However, the advent of a trustless, decentralized system extends far beyond payment and banking networks. Blockchain technology heralds transformative potential across a myriad of applications, from stock trading systems and secure voting mechanisms to proof of ownership for assets like real estate titles, digital identities, and even mundane tasks like the storage and sharing of documents. For example, Estonia has leveraged blockchain to safeguard health records, while giants like IBM and Maersk are exploring its use in global supply chain and logistics management. In the realm of environmental sustainability, blockchain facilitates the transparent tracking and trading of carbon credits. Moreover, innovative social media platforms are experimenting with blockchain to ensure content creators retain ownership of their content, enabling seamless portability across different platforms.

This expansive utility underscores blockchain's capacity to fundamentally alter not just financial systems but also numerous sectors, promising a future where transparency, security, and efficiency are paramount.

Looking to the Future.

Will everything change overnight? The simple answer is no. It's understandable why there's skepticism towards blockchain; it's a novel technology, significantly different from traditional systems, and often finds itself in the news for the wrong reasons. Bitcoin, as the first implementation of blockchain technology, faces scrutiny due to its slow transaction speeds and energy-intensive protocol. So, skeptics have valid concerns. However, dismissing blockchain as merely a novelty or a tool for the naive or radical is to be swayed by a media narrative that overlooks the technology's potential.

Blockchain, like any groundbreaking technology, is in its infancy, still exploring practical applications and dependent on societal shifts to achieve widespread adoption. Its impact, similar to the internet, automobiles, and railways, may not be immediately obvious. Yet, imagine a future where transitioning between social media platforms without losing data, or opening an account with a simple phone tap without lengthy KYC processes, becomes the norm. Or envision starting a business from your apartment, issuing safe, regulated token equity without expensive legal fees. These scenarios may seem distant, but like the evolution of past technologies, they're within reach.

Historically, early technologies have encountered rational skepticism brought about through often serious initial problems. On its initial test-run, the first steam train resulted in a spectator's death, and the first commercial jetliners—the DeHavilland Comet—experienced catastrophic failures mid-flight due to metal fatigue, costing hundreds of lives in the process. Despite these challenges, such issues did not define these technologies; rather, their eventual integration into daily life did. Similarly, the current limitations of blockchain technology and Bitcoin do not undermine their potential for significant impact. Any issues they currently face, or may encounter, are and will be solved, and they are likely to be far less deadly than those experienced by the steam train, or ill-fated Comet.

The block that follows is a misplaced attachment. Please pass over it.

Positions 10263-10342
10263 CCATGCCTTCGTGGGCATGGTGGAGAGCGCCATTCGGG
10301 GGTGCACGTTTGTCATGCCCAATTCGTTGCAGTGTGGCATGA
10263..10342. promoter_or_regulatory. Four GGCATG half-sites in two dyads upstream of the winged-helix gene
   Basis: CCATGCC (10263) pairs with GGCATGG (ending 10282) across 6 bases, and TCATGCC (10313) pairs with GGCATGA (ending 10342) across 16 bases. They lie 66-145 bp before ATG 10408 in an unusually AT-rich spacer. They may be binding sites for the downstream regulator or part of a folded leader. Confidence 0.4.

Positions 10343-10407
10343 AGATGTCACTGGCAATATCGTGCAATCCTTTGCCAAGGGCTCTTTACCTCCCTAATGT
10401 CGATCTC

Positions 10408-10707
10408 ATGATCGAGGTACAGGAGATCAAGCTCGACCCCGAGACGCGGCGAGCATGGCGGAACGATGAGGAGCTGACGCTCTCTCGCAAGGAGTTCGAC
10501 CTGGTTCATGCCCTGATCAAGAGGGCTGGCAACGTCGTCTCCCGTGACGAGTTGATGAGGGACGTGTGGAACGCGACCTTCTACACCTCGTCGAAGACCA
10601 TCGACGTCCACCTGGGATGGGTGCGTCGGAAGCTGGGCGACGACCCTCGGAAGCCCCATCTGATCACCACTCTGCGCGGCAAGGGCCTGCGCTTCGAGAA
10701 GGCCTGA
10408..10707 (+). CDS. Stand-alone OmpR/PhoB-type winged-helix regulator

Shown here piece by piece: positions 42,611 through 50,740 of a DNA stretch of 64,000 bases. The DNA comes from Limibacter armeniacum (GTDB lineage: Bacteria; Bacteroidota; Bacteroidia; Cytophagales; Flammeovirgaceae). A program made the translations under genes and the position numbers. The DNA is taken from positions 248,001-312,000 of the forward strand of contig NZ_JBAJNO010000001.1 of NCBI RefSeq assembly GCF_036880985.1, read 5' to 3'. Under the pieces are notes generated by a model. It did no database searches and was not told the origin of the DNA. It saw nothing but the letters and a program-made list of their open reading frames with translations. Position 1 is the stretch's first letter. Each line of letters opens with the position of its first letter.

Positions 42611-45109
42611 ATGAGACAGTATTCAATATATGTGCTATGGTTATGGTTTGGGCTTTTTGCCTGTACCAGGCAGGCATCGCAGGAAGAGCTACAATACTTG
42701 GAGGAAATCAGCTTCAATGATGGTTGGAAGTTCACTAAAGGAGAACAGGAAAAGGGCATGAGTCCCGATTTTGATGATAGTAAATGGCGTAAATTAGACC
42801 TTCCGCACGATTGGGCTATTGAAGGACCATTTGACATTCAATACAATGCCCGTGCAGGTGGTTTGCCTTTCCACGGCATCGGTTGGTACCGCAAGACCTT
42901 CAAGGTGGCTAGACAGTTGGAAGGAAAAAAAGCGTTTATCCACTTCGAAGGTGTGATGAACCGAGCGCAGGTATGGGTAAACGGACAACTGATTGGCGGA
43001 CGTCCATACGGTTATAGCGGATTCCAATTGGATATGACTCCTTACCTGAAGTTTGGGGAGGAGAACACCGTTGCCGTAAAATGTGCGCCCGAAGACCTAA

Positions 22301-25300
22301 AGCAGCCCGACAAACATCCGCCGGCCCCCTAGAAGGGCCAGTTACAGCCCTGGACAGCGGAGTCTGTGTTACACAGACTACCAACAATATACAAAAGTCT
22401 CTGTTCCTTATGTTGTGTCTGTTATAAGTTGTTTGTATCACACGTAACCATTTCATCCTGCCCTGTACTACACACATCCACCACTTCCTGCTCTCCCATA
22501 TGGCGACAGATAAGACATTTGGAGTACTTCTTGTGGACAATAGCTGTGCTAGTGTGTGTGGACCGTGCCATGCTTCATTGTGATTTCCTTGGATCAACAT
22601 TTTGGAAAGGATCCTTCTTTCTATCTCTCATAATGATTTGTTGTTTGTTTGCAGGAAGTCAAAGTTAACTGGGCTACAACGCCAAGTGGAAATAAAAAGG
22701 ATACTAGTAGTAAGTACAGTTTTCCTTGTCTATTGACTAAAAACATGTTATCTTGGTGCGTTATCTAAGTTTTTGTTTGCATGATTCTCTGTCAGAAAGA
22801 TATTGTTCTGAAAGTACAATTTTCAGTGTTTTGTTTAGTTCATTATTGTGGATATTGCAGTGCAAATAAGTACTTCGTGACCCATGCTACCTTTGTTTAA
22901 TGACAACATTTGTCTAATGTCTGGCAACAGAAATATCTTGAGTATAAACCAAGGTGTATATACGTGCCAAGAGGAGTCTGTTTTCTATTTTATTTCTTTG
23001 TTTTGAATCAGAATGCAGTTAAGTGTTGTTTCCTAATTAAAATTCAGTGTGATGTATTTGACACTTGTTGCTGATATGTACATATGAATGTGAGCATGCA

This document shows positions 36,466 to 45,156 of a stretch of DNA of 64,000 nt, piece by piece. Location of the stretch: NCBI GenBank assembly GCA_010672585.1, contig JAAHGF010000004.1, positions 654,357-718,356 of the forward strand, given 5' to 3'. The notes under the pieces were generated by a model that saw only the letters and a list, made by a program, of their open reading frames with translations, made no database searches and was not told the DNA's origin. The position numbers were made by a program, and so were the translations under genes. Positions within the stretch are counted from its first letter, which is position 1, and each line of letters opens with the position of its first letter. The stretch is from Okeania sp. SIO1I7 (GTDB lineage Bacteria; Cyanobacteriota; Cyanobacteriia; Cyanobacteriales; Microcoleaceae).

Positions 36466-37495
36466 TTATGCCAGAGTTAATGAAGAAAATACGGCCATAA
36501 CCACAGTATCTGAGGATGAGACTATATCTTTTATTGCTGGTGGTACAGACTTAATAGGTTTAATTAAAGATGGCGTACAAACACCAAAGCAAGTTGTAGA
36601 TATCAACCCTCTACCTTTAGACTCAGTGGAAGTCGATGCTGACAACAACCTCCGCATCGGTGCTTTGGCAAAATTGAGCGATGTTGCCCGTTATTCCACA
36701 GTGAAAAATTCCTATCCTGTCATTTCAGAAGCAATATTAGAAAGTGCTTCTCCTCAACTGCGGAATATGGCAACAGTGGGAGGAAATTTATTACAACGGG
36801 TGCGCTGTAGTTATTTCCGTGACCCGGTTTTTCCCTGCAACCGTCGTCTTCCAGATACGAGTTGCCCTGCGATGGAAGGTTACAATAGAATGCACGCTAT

The future of Bitcoin is uncertain, with both potential and challenges. But I remain optimistic about its future, though I recognize & respect that not everyone shares this sentiment. Dismissing the transformative power of blockchain outright, however, is akin to rejecting the foundational technologies that have become essential to our modern lives. Had skepticism prevailed in the past, many of the innovations that now enhance our daily experiences would not exist, we would have no trains, no jetliners, no internet, and certainly no cellphones, let-alone smartphones. Therefore, before casting doubt on cryptocurrencies, NFTs, and blockchain projects currently shaping this space, consider looking five years into the future, rather than judging them solely by their present state, or worse, their past problems.



This analysis is intended solely for educational purposes and should not be construed as investment advice. The views and opinions expressed herein are my own and do not reflect the views of The Medici Project or any associated entities. The Author may hold positions in Bitcoin and other cryptocurrencies which may bias their opinion. It is crucial for individuals to conduct comprehensive research and consider all variables before making any investment decisions. Remember, investing in cryptocurrencies carries risks, and it is important to approach such decisions with informed caution.